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Richard Bayliss

Dr Richard Bayliss

Dr Richard Bayliss

Research Fellow

Interests and expertise (Subject groups)

Grants awarded

Structural mechanisms of regulation in mitosis

Scheme: University Research Fellowship

Organisation: University of Leicester

Dates: Oct 2010-Sep 2013

Value: £334,158.56

Summary: A human cell undergoes a spectacular transformation as it enters mitosis, the phase of its existence just before it divides into two daughter cells. The membrane that surrounds its nucleus dissolves, its DNA condenses to form ‘X’ shapes, and the mitotic spindle is formed. The spindle is a molecular machine that ensures that each daughter cell receives the correct amount of DNA and is made up of hundreds of proteins, some of which form long fibres. Errors in the spindle’s workings are associated with cancer. Several of the proteins that associate with the spindle, such as Aurora-A, EML4, TACC3 and ch-TOG, are altered, more abundant or more active in the cells of cancer patients. The aim of my research is to find out how these proteins work together in the mitotic spindle and to develop novel cancer drugs based on this knowledge. My team uses biochemical and structural biology techniques to reveal the workings of the mitotic spindle at the level of the individual atoms within its constituent proteins. Our recent work has given insights into the process by which Aurora-A becomes active and shown how TACC3 attaches ch-TOG to the spindle. Aurora-A activity is required for attachment of TACC3, and hence ch-TOG, to the spindle. In normal cells, this process aids in the formation of a robust spindle that functions properly. We postulate that, in cancer cells with excess levels of Aurora-A, TACC3 or ch-TOG, this process may go awry, resulting in the accumulation of genetic mutations that allow the cancer to progress. We will investigate these proteins as potential targets for the development of new cancer drugs.

Structural mechanisms of regulation in mitosis

Scheme: University Research Fellowship

Organisation: Institute of Cancer Research

Dates: Oct 2005-Sep 2010

Value: £293,116.53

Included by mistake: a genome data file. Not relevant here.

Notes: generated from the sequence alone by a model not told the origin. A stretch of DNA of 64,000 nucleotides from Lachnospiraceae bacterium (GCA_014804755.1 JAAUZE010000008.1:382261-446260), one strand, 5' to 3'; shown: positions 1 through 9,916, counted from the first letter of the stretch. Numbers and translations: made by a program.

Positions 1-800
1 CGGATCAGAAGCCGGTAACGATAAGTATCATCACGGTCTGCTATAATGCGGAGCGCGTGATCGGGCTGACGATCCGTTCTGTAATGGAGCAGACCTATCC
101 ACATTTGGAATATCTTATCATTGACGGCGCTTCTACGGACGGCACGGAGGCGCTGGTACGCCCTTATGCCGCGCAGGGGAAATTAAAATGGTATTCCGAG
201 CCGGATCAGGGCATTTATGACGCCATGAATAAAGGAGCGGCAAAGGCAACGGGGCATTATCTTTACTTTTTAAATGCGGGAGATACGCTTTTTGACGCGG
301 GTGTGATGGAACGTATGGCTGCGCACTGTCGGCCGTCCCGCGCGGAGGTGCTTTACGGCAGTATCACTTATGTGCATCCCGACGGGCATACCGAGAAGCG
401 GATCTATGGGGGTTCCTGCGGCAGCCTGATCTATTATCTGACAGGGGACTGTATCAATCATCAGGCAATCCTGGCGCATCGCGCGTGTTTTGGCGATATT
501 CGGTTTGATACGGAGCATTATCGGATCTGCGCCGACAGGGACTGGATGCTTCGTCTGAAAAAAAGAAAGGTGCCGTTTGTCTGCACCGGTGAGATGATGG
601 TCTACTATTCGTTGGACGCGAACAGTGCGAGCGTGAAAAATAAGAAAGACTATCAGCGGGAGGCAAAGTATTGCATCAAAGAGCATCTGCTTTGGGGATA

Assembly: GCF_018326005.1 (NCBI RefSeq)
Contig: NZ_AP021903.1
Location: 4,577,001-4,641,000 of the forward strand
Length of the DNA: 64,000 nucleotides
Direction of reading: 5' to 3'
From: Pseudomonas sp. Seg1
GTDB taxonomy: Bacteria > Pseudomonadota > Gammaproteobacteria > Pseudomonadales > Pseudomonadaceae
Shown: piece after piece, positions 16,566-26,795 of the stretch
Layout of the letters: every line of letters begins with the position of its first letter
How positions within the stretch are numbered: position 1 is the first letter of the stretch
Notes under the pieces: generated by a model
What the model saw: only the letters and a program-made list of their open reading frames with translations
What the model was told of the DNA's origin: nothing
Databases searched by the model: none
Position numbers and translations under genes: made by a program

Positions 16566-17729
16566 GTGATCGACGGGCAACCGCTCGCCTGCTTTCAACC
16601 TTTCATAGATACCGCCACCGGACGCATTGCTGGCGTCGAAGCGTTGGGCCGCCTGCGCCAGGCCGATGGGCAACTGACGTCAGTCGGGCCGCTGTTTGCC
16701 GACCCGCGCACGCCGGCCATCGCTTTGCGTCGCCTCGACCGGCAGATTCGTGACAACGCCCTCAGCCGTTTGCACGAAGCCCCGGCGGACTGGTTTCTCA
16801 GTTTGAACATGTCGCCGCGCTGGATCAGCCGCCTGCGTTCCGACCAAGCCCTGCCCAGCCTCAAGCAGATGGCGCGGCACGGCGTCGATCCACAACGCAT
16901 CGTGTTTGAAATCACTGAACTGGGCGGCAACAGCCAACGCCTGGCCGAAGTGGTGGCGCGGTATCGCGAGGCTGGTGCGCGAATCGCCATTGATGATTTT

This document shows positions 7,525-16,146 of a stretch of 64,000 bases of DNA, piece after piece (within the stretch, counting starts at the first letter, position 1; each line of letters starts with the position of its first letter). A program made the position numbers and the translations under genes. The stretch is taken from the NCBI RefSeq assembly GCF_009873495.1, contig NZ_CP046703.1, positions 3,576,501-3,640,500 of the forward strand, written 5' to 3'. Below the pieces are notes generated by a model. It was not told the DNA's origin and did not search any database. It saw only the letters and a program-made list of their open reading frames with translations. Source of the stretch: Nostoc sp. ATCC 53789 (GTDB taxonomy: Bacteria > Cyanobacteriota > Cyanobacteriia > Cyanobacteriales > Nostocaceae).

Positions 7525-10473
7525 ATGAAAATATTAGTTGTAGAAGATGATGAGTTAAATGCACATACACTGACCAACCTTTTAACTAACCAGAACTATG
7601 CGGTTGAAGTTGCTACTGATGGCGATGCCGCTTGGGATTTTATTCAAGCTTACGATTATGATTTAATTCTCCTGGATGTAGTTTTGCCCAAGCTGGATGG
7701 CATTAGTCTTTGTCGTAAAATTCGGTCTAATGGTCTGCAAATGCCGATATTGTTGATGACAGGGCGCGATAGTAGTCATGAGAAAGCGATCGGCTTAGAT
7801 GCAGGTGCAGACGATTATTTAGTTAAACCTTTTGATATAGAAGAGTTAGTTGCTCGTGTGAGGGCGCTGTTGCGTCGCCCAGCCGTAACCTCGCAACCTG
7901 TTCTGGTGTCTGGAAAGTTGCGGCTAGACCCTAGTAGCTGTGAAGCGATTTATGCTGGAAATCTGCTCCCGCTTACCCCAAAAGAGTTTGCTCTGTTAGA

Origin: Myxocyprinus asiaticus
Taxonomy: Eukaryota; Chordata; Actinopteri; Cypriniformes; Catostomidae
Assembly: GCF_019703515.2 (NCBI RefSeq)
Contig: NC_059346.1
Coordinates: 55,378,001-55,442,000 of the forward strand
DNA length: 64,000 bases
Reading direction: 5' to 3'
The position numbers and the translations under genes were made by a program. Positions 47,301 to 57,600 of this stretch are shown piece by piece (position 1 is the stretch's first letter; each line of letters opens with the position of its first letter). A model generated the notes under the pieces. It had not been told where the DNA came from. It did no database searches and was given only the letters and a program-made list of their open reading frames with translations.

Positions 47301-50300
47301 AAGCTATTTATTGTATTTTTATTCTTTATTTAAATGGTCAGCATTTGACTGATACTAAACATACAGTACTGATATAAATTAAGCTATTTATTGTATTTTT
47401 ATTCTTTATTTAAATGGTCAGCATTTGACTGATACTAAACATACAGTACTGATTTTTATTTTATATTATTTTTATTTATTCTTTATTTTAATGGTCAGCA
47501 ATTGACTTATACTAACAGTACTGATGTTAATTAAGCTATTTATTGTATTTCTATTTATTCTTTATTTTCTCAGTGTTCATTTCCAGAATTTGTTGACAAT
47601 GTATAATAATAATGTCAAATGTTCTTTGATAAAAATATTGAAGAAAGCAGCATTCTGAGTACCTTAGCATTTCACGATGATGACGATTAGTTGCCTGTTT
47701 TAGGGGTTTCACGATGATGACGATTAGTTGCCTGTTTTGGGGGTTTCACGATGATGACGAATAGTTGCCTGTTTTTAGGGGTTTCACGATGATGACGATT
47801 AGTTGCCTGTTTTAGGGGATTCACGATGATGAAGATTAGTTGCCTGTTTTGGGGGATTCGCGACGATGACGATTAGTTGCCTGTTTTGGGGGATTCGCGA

Summary: A human cell undergoes a spectacular transformation as it enters mitosis, the phase of its existence just before it divides into two daughter cells. The membrane that surrounds its nucleus dissolves, its DNA condenses to form ‘X’ shapes, and the mitotic spindle is formed. The spindle is a molecular machine that ensures that each daughter cell receives the correct amount of DNA and is made up of hundreds of proteins, some of which form long fibres. Errors in the spindle’s workings are associated with cancer. The aim of my research is to find out how the mitotic spindle works and to develop novel cancer drugs based on this knowledge. My team uses X-ray crystallography to reveal the workings of the mitotic spindle at the level of the individual atoms within its constituent proteins. Accurate mitotic spindle assembly requires the regulated activity of a class of proteins called kinases, which modify other proteins such as those responsible for building the spindle. This changes the properties of the modified protein, such as its location within the cell. We recently discovered that one of these kinases, called Nek7, has a switch that keeps the protein inactive until the cell is ready to divide. The structure of Nek7 revealed precisely which atoms form the switch, and we were able to produce a version of Nek7 that lacked the switch. This version of Nek7 is always active, causing cells to die more frequently, showing that the activity of Nek7 must be strictly controlled to keep cells healthy. We discovered the identity of another protein that is needed to switch Nek7 ‘on’, and we are in the process of working out the details of the mechanism. Some related proteins, such as Nek2, have the same set of atoms that form the switch in Nek7, but these have only ever been seen in the ‘on’ position. Intriguingly, we synthesized a drug-like molecule that brings the Nek2 switch into the ‘off’ position, and we believe that these could form the basis for future cancer drugs.

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